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Tag: grapes

The Grapes of George (and other crops)

I’m not sure who’s behind it, but in the flatlands of eastern Washington — before the westbound traveler gets to the far more magnificent side of the state — someone has decided to label the crops.

“Crop names in fence lines next 14 miles,” reads a sign on Interstate 90, somewhere west of Moses Lake and east of a town named George.

I like this idea. For one thing, it turns a fairly boring drive into a learning experience. For another, possibly, it makes people a little more aware of/involved in the place they’re at — as opposed to the text they’re sending, the video game they’re playing, or the cell phone on which they’re blabbing.

It’s kind of like a picture book for kids: Here is the field corn, here is the alfalfa. You don’t even have to turn the page, just your head. On your left, potatoes; on your right, peppermint. Here is a field of … wheat. Here is a field of … grapes (wrathless variety, it appeared). Here is some Timothy. Timothy? (It’s a kind of hay.)

For 14 miles, on both sides of the highway, I got a lesson in agriculture — thanks to, I’d guess, the state or some agricultural commission. I wanted to learn more about crops, including why every state seems to package its hay differently. But the lesson came to an end; and as I progressed west, instead of crop signs, the only ones I saw in the fence lines — not counting those of politicians — said “For Sale.”

It struck me as a good idea, though, all this labeling and identifying — one that, if carried to extremes, could both create jobs and lead to a more informed public.

In addition to crop identifiers, why not farm animal identifiers: Sheep, goats, cows, llamas? Tree identifiers that would help us differentiate between our birch and our aspen? Factory identifiers that tell us what’s being made inside that big building? A much needed explanation of what silos (a) hold and (b) are for? The American public would get a better understanding of the importance of farming, and everything else we take for granted.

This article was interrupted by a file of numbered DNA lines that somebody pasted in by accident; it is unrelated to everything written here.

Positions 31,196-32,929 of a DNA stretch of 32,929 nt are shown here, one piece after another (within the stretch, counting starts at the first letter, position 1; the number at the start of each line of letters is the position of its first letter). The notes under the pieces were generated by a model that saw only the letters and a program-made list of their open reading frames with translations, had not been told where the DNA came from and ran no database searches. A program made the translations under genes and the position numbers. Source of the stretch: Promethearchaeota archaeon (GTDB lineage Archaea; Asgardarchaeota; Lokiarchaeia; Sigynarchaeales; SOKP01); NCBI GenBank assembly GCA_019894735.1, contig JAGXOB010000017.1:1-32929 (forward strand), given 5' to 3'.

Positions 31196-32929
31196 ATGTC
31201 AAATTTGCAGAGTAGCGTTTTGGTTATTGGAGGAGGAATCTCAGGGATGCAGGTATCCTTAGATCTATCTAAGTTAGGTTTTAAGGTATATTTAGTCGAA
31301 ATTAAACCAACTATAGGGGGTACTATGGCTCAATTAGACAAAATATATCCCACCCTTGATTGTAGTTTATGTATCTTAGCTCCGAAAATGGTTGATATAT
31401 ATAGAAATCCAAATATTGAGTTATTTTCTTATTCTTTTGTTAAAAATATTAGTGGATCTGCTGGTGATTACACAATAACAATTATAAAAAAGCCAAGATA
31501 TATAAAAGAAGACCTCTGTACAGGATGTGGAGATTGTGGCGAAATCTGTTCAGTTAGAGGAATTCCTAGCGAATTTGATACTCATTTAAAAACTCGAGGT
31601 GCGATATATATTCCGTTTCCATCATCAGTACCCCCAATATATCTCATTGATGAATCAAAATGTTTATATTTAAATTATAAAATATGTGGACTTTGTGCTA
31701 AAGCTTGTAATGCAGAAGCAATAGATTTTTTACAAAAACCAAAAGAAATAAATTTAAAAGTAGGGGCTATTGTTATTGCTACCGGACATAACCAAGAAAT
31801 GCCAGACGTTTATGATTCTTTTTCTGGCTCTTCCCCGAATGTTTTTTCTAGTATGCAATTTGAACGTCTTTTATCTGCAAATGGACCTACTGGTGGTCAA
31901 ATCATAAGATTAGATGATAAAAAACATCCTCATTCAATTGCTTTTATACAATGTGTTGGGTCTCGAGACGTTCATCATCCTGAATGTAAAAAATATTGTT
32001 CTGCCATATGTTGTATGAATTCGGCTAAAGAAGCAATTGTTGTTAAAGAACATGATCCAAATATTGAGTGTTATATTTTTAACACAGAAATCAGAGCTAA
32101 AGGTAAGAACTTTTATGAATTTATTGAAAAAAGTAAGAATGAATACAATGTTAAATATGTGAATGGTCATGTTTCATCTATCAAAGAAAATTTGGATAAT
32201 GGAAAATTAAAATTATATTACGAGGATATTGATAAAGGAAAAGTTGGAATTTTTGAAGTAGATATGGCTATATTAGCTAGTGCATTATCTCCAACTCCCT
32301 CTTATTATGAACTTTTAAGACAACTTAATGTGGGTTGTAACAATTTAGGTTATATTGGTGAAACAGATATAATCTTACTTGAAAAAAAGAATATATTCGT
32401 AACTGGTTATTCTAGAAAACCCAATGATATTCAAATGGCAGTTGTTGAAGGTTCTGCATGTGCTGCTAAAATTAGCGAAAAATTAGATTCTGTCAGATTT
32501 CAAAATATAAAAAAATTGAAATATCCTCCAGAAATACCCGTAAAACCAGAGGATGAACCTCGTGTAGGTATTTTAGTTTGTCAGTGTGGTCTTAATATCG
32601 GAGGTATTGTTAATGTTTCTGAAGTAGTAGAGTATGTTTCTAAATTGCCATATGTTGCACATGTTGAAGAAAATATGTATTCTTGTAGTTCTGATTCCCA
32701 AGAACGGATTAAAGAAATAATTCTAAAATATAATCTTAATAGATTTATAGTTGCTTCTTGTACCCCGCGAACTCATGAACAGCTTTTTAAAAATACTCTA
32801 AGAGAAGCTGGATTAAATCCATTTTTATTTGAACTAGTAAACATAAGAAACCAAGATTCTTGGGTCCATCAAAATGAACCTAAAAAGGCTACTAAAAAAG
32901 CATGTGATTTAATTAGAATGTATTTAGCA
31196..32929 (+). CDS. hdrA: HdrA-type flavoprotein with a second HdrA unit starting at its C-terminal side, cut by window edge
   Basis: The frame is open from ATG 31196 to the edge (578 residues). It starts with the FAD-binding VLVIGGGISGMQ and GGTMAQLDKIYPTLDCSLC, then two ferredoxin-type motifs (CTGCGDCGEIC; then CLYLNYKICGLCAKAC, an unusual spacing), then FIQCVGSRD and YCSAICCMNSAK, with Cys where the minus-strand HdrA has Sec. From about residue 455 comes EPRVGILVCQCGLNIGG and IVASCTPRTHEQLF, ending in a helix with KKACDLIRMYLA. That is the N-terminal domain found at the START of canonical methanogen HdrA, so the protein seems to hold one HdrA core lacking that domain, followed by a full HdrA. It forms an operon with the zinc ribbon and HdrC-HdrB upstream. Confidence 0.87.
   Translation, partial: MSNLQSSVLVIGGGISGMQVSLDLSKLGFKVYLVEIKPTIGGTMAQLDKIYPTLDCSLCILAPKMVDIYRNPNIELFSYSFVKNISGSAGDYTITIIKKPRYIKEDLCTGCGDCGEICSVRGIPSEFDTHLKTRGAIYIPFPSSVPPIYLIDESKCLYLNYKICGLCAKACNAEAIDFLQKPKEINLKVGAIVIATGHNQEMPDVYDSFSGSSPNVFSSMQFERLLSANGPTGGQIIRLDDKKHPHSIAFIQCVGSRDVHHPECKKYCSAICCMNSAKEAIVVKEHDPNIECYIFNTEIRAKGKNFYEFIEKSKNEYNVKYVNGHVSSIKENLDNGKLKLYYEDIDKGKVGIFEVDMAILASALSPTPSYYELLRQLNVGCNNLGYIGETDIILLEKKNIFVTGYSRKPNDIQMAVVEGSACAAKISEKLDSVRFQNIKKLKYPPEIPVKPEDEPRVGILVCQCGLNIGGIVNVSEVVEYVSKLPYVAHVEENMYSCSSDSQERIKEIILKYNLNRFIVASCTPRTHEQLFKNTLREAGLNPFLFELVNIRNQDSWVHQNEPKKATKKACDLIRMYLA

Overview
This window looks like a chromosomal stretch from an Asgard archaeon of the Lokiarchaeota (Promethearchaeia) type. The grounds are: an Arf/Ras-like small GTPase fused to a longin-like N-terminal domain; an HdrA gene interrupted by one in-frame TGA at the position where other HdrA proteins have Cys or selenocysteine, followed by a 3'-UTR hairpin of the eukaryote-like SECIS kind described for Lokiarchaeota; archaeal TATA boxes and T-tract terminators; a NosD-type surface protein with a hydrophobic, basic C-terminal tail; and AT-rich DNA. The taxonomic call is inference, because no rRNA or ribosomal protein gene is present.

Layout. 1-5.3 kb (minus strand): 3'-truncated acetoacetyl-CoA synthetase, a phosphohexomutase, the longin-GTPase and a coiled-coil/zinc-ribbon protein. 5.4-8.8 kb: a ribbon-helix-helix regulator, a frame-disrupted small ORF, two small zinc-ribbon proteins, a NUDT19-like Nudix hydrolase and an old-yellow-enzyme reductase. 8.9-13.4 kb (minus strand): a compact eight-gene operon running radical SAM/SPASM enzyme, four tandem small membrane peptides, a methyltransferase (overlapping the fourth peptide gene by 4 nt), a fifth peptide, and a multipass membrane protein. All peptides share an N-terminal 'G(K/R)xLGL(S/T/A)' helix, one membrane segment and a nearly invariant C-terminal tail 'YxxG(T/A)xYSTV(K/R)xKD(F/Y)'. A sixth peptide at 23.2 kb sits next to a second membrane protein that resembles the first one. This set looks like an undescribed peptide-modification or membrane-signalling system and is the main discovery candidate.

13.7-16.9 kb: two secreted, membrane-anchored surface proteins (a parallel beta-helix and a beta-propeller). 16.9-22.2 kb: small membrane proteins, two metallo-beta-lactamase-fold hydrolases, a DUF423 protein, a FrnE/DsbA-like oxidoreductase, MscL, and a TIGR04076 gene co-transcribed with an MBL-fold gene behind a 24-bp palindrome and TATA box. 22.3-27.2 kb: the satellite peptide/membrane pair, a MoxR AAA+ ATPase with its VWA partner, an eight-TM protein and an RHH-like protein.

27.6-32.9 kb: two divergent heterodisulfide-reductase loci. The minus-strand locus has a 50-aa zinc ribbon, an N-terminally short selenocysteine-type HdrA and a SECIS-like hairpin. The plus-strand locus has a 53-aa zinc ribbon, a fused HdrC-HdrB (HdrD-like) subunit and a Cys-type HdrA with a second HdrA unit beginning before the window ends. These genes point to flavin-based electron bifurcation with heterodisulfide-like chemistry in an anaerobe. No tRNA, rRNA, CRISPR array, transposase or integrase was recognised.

(Label this idea satire, but only kind of.)

Of course we don’t want drivers reading signs so much that they neglect their driving, but it’s nice to see signs that inform, instead of those that merely advertise, or give harsh orders — as if we were dogs or something: “No this … No that … Stay in lane … Right lane must exit … ”

I’m tired, too, of the signs that scare us: Dangerous Crosswinds Ahead, Watch for Ice, High Accident Area, Gas: $3.15.

We tend to readily identify dangers, we profusely post rules, we slap advertising everywhere — so why not label the run of the mill good stuff, like cows and creeks, steaming bowls of oatmeal and doers of good deeds?

My label-everything-on-earth plan could help the economy. Think of all the jobs. Think of the stimulus. We would need more signmakers, more sign putter-uppers, more sign repairers, more sign changers — for when the crops are rotated, or the landscape changes.

Maybe knowing what’s what would help us appreciate our Earth a little more, teach us to better “live in the moment.” Or maybe not. In any event, here’s the one I want to see:

A sign that the economy is improving.

Top 10 causes of dog poisoning

The ASPCA’s Animal Poison Control Center has put together a list of the top ten poisons that affected dogs in 2008.